Comparative Effectiveness Of Abdominal Aortic Aneurysm Screening Under Current Guidelines And When Expanded To Female Smokers
Varun K. Dalmia, BA, Matthew Carnevale, MD, Antoine Pham, BA, John Denesopolis, MD, Evan C. Lipsitz, MD, MBA, Jeffrey E. Indes, MD.
Albert Einstein College of Medicine, Bronx, NY, USA.
OBJECTIVES: Recent data has highlighted that the commonly accepted USPSTF screening recommendations may only capture one-third of patients ultimately requiring operative repair for abdominal aortic aneurysm (AAA). The impact of expanded screening guidelines to include female smokers, as recommended by the SVS, remains to be shown. We examined the utilization of AAA screening based on accepted and expanded guidelines to evaluate if screening was associated with improved outcomes when compared to patients incidentally diagnosed.
METHODS: Using the TriNetX Analytics Network, patients with a diagnosis of unruptured AAA were identified. Those without relevant (screening/abdominal/retroperitoneal) imaging studies within 2 months prior to diagnosis were excluded. Two cohorts were abstracted: Ever-smoker males aged 65-75 (“USPSTF”), and ever-smoker females >65 years of age (“SVS”). Screened patients were identified as having a designated screening ultrasound for AAA prior to diagnosis. Those without history of screening and with records of other imaging modalities within 2 months of diagnosis were denoted as incidentally diagnosed. Long-term clinical outcomes between those screened and incidentally diagnosed were compared.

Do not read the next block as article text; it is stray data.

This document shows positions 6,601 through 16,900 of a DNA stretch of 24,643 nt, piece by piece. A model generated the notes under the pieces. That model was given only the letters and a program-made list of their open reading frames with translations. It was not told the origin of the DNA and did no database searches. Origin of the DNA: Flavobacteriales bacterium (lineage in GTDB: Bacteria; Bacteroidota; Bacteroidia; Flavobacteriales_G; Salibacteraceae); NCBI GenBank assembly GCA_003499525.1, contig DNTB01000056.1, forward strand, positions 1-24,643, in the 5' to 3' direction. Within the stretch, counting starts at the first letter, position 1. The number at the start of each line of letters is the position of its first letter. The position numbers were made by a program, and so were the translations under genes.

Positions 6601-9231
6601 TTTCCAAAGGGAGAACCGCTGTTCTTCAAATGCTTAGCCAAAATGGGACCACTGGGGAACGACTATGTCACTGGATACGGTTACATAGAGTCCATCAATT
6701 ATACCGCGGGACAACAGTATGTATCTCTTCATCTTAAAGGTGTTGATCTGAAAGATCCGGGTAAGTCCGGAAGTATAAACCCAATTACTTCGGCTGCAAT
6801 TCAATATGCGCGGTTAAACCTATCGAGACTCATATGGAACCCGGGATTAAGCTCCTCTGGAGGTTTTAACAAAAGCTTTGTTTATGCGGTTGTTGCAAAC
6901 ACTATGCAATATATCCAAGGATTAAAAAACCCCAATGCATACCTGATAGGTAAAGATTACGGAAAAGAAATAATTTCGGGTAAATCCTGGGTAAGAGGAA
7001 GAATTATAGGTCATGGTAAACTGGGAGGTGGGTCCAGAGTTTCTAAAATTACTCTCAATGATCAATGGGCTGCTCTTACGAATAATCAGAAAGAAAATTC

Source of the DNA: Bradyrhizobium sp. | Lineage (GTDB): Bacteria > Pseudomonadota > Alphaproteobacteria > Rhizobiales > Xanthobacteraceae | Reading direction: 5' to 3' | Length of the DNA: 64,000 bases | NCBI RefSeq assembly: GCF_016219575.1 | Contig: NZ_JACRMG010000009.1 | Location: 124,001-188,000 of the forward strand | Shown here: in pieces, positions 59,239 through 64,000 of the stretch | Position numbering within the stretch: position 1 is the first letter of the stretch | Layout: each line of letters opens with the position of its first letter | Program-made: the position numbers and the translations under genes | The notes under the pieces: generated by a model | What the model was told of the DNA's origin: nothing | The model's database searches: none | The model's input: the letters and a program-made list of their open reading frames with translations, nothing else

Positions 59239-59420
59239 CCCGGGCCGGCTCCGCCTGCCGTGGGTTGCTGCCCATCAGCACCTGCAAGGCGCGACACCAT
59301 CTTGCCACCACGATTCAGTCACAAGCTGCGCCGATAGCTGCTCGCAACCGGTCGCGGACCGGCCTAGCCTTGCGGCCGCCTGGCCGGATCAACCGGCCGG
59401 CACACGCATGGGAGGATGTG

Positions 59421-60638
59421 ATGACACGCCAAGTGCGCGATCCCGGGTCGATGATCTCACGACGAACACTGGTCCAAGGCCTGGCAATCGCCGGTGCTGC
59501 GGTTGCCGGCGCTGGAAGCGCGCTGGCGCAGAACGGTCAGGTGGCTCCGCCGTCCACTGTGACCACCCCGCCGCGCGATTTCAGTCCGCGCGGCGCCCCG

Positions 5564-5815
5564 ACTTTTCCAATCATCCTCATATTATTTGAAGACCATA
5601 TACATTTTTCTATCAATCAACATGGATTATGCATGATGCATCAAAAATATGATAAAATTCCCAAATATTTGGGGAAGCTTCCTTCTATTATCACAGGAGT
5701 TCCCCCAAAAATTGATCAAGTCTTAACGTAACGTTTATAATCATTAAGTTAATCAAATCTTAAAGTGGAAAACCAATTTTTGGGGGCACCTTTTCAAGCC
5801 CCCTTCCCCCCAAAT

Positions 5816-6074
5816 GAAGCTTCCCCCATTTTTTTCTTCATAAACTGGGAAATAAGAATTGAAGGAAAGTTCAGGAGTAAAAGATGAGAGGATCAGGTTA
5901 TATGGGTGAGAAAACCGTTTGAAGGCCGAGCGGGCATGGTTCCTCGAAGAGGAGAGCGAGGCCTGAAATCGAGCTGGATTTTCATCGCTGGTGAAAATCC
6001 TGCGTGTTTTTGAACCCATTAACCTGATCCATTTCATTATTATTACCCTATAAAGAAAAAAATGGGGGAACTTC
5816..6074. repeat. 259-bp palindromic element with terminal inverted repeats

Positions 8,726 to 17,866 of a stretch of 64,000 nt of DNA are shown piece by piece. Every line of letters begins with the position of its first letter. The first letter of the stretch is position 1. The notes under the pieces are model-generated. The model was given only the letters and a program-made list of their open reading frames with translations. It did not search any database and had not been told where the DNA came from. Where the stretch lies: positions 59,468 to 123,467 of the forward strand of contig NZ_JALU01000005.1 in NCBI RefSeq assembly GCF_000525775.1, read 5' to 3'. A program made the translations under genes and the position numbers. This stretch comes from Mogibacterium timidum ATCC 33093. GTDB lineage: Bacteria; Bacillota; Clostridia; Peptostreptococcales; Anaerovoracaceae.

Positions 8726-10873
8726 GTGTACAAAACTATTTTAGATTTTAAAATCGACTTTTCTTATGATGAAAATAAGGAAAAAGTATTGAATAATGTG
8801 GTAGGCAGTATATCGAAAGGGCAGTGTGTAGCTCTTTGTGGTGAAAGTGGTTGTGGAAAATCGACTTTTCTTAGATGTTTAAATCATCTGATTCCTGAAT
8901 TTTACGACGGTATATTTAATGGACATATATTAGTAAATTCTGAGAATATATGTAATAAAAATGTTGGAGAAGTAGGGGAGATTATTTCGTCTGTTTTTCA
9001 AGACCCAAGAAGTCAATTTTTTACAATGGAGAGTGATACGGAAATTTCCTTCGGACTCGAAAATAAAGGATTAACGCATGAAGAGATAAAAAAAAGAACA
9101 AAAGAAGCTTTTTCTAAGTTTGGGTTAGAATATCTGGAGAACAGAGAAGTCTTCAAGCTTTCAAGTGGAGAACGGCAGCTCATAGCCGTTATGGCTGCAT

RESULTS: There were 18,141 patients with unruputured AAA meeting USPSTF criteria with 9.5% having a history of screening. There were 9,761 female smokers aged >65 with unruptured AAA with 3.5% having been screened. Of the USPSTF group, AAA rupture was more common among those diagnosed incidentally versus those screened at 1-year (2.1% vs. 0.58%, p<0.001) and 5-years (3.2% vs. 0.58%, p<0.001). Mortality was also greater in those diagnosed incidentally at 1-year (6.7% vs. 1.6%, p<0.001) and 5-years (14.5% vs. 3.2%, p<0.001). Among female smokers, rupture was more common in those screened at 1-year (1.5% vs. 3.0%, p=0.03) and similar at 5-years (2.5% vs. 3.0%, p=0.56). Mortality was increased in those diagnosed incidentally at 1-year (9.5% vs. 3.3%, p<0.001) and 5-years (18.5% vs. 6.5%, p<0.001).
CONCLUSIONS: These findings demonstrate an overall underutilization of screening in practice, as most patients were diagnosed incidentally. Patients diagnosed by screening had lower rates of rupture and lower mortality rates. Female smokers who were screened versus those incidentally diagnosed had superior outcomes which may support the benefit of screening these individuals by expanding current USPSTF guidelines. Further studies of screening expansion to guidelines in potentially vulnerable patient groups is warranted.
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